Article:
Her first solo single, “Cruel,” stayed in territory familiar to Phox fans, but her new release, “Thoughtless,” demonstrates her wide range as a musician, exploring the darker, more electronic sound she developed with Violents in 2017. Martin has made mistakes at times in this wild journey, but she has never been afraid to admit them and move on. “Heard you got the remedy to really get it right this time,” she sings, but she knows there is no right answer to the endless questions life throws at her — “Lady, I think your guess is as good as mine.”

Daniel Shanker on January 17, 2019
Men I Trust - Say, Can You Hear

Men I Trust - Say, Can You Hear


Montreal based Men I Trust has been delivering smooth, spacey, sway-inducing pop since 2014. Their latest release "Say, Can You Hear" is no exception. A drum machine and catchy bass line introduce you to the song before Emma Proulx's ethereal voice creeps in and then you look down and realize you're dancing on the sidewalk! This dreamy indie-pop tune is more than meets the ear, it revolves around a narcissistic main character. Proulx remarks, "you're self-absorbed, raving about your cryptic ways," and "waiting for the world to bend around you" over reverb-ed guitar and the omnipresent drum machine. This song can be viewed as a relatable tale about a narcissistic friend, or as a fun song with a catchy beat. Men I Trust's following has had massive growth, we suggest you hop on board and dance to this song alone in your room like the rest of us!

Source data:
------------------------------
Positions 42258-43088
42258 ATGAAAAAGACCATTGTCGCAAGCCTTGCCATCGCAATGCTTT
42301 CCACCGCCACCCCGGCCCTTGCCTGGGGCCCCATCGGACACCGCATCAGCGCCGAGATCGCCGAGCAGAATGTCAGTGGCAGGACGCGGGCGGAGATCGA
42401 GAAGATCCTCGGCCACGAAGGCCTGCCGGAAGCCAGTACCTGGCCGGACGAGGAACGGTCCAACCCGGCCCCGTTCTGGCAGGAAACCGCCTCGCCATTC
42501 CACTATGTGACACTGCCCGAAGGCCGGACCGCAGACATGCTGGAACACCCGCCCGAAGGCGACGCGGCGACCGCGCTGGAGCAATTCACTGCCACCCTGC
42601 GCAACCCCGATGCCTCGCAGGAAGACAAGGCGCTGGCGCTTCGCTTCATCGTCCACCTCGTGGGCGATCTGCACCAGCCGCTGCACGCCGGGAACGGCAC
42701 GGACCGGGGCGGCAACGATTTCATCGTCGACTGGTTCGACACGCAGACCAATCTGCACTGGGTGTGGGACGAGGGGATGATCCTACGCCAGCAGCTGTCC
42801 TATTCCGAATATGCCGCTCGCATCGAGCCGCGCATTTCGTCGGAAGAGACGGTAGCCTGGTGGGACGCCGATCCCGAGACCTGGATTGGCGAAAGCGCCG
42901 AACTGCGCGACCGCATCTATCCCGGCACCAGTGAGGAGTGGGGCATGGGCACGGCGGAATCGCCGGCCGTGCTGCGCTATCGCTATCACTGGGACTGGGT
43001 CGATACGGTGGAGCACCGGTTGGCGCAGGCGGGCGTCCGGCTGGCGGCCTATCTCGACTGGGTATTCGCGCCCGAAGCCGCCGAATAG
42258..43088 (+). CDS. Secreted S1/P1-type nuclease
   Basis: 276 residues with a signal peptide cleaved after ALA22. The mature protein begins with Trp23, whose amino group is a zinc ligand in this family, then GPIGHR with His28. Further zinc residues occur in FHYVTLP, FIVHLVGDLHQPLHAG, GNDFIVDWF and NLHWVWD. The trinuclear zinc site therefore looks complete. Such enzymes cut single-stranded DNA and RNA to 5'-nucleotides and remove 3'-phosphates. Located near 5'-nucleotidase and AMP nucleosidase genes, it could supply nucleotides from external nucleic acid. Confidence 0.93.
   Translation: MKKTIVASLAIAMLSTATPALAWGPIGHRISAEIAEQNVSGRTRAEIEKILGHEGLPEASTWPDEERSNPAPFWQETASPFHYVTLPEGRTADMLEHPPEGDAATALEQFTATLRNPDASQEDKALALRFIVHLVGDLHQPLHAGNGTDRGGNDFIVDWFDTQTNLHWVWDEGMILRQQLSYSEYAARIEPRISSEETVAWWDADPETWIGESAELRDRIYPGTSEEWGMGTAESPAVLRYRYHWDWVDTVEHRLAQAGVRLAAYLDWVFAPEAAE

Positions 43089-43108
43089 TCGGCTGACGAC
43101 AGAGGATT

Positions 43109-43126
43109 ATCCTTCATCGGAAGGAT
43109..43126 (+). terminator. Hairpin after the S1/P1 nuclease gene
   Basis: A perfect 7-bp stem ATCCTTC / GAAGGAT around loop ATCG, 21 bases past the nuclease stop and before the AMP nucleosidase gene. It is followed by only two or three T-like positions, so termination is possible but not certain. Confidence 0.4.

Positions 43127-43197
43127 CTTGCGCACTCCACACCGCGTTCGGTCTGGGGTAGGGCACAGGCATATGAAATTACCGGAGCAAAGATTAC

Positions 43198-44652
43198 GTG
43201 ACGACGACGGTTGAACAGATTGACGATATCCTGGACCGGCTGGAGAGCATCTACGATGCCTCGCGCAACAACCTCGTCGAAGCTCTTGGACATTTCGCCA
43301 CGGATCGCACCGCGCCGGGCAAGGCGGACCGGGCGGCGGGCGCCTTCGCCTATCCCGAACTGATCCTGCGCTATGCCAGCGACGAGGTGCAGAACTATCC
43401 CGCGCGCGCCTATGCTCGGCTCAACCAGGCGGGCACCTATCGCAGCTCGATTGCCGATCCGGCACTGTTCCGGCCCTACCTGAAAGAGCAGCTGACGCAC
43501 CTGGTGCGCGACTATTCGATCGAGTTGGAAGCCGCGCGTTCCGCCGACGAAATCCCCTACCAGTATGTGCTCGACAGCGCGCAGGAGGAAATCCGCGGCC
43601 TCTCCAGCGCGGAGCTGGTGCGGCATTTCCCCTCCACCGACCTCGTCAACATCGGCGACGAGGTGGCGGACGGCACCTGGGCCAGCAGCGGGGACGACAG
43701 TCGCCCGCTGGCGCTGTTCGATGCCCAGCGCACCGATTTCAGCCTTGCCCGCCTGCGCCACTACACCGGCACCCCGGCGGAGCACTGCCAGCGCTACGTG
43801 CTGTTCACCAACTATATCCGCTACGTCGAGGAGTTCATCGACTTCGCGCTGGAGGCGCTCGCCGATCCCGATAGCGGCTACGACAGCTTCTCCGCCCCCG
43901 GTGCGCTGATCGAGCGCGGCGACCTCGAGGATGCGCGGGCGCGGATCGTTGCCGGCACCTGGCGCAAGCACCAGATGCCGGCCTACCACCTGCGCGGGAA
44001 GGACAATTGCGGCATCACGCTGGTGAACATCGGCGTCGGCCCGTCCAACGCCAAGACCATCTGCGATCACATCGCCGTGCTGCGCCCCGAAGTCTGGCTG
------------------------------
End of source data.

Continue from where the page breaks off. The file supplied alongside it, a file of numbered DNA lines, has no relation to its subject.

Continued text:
Kyra Bruce on January 17, 2019
RV Farms - Too Much

RV Farms - Too Much


RV Farms, otherwise known as of Edmonton, Alberta's Daniel English is back with a new single.  After an EP in 2016, RV Farms' has put out two new songs including "Too Much" and "All I Need" released last April. With his music being described as "pop with a secret," "Too Much" revels in this statement. English's hushed and subdued vocals contrast a pop beat and electro riffs, and together piece by piece he creates a sound that is genuinely his own. Within its final minutes a disguise ending gives way to an exciting eruption of sound that invigorates the song as a whole one last time before it finishes. As lyrically English retraces his steps and considers their effect on his present situation, musically we hear a forward-thinking artist not afraid to break outside of the constraints of genres. Fans of The Japanese House and Thomston will appreciate the juxtaposition of heavy and light present in RV Farms music and lyrics. Be sure to be on the lookout for whatever RV Farms does next, we sure will be.

Dara Bankole on January 16, 2019
Plastic Picnic - Well Wasted

Plastic Picnic - Well Wasted


“Sad music for people to dance to.” That’s the mantra of Brooklyn-based band Plastic Picnic, and their new single, “Well Wasted,” is a fitting addition. The song is abundant with the band’s signature 80s-style synth sounds and bops to a 4/4 beat that practically forces you to move your feet. From the steady hi-hat, to the rhythmic bass, to the particular tone of the guitar, every instrument is a powerful addition the arrangement and the hazy, neon-baked nostalgia it conjures up in listeners. Meanwhile, frontman Emile Panerio’s vocals glide right through as he reflects on fleeting youth and questions the practicality of always living in the now, as opposed to preparing for the future. The song builds nicely toward an unexpected bridge, giving dancers enough time to settle their heart rates and contemplate what they just heard before coming back with one final drop of the chorus. The first single of the year for Plastic Picnic, “Well Wasted” is dreamy and on-brand, and you’ll want to leave it on repeat all winter long.

Britnee Meiser on January 16, 2019